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The Wiki entry for "overkill" defines the word by stating it's "the use of excessive force or action that goes further than is necessary to achieve its goal". Dare I say 'The Electric Age' has been mastered at such a high volume (albeit with no noticeable clipping) that the US thrash veterans ironically pertain to that Wiki definition with their latest release and live up to their namesake. However, loudness war arguments aside, which is my only real criticism of the album, Overkill have returned to do what they do best. There are no pretensions whatsoever here; it's retro trash through and through, and delivered with all the energy and zest of a band evidently still passionate about what they do (although only frontman Bobby Ellsworth and bassist D.D. Verni remain from Overkill's original formation). Forget the likes of Evile, Bonded by Blood, Gama Bomb and all the other thrash plagiarists that have emerged in recent years (even though, despite shameless imitation, they're still admirably flying the flag for the genre), for here we have the real deal. Riff-heavy throughout, as one would expect, with thrash's idiomatic palm-muted chords abound, it's kind of interesting that few of the riffs stand out as discrete entities so I predict when fans fully digest the record they won't be talking about "this cool riff " and "that cool riff" in particular tracks. The riffing, which is precise, heavy and intense, is deployed as part of the overall effect within the context of songs along with the drums and bass rather than dominating proceedings. That is to say, it drives rather than dominates. In that sense, there are no particular stand-out tracks, rather 'The Electric Age' is best digested as a whole to attain the full effect of Overkill's relentless thrash assault. Vocally, Ellsworth sounds as good as he ever has and Dave Linsk's solo work is of the expected high standard, albeit perhaps a little too low in the mix. Generally, the songs are fairly formulaic in structure but Overkill are undoubtedly feeding expectations of what fans want from the band. In that sense, they more than deliver the goods. Innovative it is not, retro thrash it is. Expect the latter and you won't be disappointed.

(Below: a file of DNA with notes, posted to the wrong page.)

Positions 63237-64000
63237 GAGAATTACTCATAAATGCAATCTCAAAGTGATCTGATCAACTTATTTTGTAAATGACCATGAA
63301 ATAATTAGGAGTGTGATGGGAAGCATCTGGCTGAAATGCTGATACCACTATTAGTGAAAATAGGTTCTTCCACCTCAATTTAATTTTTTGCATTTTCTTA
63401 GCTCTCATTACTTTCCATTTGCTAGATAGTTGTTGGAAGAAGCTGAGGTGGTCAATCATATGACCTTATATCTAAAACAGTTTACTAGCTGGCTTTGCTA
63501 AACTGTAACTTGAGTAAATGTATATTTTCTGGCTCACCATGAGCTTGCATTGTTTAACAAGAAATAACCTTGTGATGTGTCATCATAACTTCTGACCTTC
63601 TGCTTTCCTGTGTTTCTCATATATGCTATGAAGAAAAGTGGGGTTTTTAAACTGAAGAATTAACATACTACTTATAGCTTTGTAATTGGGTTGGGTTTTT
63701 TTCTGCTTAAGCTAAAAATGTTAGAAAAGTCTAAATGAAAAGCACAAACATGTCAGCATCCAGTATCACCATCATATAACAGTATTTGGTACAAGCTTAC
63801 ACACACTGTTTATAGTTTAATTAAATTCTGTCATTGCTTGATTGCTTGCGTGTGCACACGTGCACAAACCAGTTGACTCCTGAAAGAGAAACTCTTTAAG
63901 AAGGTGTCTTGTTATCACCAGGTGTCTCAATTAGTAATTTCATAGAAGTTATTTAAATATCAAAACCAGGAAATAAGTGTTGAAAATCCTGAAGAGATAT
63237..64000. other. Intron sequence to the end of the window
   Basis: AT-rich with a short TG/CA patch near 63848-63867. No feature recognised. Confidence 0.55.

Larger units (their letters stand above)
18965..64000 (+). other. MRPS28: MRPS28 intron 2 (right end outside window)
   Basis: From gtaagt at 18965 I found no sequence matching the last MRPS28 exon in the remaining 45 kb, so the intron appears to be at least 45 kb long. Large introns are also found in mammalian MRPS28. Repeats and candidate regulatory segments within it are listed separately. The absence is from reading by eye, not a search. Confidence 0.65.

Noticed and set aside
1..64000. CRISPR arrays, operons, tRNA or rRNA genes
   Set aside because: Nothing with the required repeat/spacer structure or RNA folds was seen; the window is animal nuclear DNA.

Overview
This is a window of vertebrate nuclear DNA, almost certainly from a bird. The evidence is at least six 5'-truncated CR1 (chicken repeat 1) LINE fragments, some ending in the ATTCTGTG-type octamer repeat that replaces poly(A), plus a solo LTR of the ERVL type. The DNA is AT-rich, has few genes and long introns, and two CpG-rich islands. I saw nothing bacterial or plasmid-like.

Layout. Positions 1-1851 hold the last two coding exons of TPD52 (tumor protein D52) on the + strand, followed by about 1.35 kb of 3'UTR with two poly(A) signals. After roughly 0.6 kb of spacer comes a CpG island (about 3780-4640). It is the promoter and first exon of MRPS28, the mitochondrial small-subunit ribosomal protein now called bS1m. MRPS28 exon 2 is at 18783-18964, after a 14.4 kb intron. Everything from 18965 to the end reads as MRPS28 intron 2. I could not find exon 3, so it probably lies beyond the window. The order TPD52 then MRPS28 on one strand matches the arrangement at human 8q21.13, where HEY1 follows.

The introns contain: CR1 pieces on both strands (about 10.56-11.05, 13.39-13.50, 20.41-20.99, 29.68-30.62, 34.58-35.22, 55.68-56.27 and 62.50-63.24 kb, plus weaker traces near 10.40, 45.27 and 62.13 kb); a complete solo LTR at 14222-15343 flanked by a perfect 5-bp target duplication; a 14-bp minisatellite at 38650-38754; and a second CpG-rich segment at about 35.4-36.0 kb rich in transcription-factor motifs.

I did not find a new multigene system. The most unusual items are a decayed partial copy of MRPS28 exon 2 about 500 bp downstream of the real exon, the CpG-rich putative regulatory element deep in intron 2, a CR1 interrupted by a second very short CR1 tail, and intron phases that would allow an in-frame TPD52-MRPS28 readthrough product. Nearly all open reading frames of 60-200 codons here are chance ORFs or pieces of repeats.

Nuclear Blast
Review by Mark Holmes
30th March 2012
1) Come and Get It
2) Electric Rattlesnake
3) Wish You Were Dead
4) Black Daze
5) Save Yourself
6) Drop the Hammer
7) 21st Century Man
8) Old Wounds New Scars
9) All Over But The Shouting
10) Good Night
"The riffing, which is precise, heavy and intense, is deployed as part of the overall effect within the context of songs...That is to say, it drives rather than dominates."